Preparation: Puree watermelon in a blender and strain through a fine sieve to yield about 2 cups of juice. Pour into a large pitcher filled with ice. Add remaining ingredients and stir gently. Serve in highball glasses. Garnish with a slice of watermelon.
This is a recipe from In Style Magazine and is attributed to Tona Palomino of Trencherman in Chicago. The recipe serves 8.
L’Esprit de June is a vine flower liqueur and is created by combining the vine flower distillates of three different grape varietals, Ugni Blanc, Merlot, and Cabernet Sauvignon, with a grape spirit in an effort to capture the essence of French vineyards in the springtime.
Preparation: Combine the ingredients in a mixing glass. Shake in an ice-filled cocktail shaker for 10 seconds. Strain into a chilled cocktail glass. Garnish with a lime wedge.
This is a recipe from the book Hip Sips: Modern Cocktails to Raise Your Spirits by Lucy Brennan of Mint and 820 in Portland. The book describes the drink as follows:
One part Sex In The City and one part Fantasy Island, this caribbean cosmopolitan will have you slipping on your Manolos and crying “The Plane, The Plane” at the same time.
* Combine the juice of 10 Lemons, 10 limes and and shake to thoroughly mix.
** 2 Guavas, peeled and pitted, 2 tablespoons baker’s sugar (plus more if needed), 1 tablespoon of water, 1 teaspoon of fresh lemon juice (plus more if needed). Combine the ingredients in a blender and pulse until completely chopped. Puree until smooth.
Preparation: Pour the vodka and the lime juice into a collins glass. Add large ice cubes. Pour ginger beer over ice. Stir. Garnish with a lime wheel.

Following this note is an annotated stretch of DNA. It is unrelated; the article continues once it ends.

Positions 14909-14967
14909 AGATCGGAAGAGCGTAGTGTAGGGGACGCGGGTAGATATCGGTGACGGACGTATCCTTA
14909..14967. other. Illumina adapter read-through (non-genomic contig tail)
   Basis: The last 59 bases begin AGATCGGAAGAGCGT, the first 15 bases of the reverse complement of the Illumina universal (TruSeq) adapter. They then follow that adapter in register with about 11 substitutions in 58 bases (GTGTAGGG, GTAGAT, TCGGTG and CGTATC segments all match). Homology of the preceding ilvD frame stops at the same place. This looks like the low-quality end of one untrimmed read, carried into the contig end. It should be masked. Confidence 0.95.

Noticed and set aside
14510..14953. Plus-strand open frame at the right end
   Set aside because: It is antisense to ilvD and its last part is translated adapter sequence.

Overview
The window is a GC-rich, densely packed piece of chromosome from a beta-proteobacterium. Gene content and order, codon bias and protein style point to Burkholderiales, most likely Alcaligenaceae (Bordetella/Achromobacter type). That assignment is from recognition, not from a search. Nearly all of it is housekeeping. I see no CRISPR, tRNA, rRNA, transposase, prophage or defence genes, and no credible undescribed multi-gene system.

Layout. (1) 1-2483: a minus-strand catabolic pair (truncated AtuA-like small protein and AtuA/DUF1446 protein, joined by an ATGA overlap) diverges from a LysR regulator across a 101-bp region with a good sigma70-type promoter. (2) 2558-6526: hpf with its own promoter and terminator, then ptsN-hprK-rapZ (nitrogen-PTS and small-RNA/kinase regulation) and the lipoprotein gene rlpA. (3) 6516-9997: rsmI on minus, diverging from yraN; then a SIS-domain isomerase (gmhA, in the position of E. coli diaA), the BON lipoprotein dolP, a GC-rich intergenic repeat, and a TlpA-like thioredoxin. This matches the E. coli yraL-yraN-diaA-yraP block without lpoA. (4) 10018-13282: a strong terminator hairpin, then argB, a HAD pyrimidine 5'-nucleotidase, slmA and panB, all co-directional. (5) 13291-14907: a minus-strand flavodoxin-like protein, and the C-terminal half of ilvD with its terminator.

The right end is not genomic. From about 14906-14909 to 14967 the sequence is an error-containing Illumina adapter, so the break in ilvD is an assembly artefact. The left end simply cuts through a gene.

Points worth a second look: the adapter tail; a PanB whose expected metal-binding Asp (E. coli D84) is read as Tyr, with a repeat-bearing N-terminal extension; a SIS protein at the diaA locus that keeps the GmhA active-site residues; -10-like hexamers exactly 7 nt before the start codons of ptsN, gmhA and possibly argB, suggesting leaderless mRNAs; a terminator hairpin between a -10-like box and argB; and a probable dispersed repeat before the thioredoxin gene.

This recipe is from the Speakeasy book by Jason Kosmas and Dushan Zaric of Employees Only in New York City. Other recipes I found online have variations that call for half the lime juice and add 1 tsp simple syrup, while many also include a mint sprig for garnish.
The story behind the creation of the drink is interesting, particularly in light of the dominance of Vodka in modern times. Back in the 1950’s, vodka was a total non-factor with the American public and the owner of Smirnoff (who was actually an American man named John G. Martin from Connecticut that got his vodka recipe from a man named Pierre Smirnoff who was from Paris, not Russia) got together with the owner of a Hollywood bar called the Cock n’ Bull, who had produced a ton of ginger beer that no one was buying. These two businessmen combined two products that weren’t selling, put them into a promotional copper cup, and marketed the hell out of the drink to bartender’s across the country. Bartenders hated it, but the public loved it and with it the great American Vodka Craze began.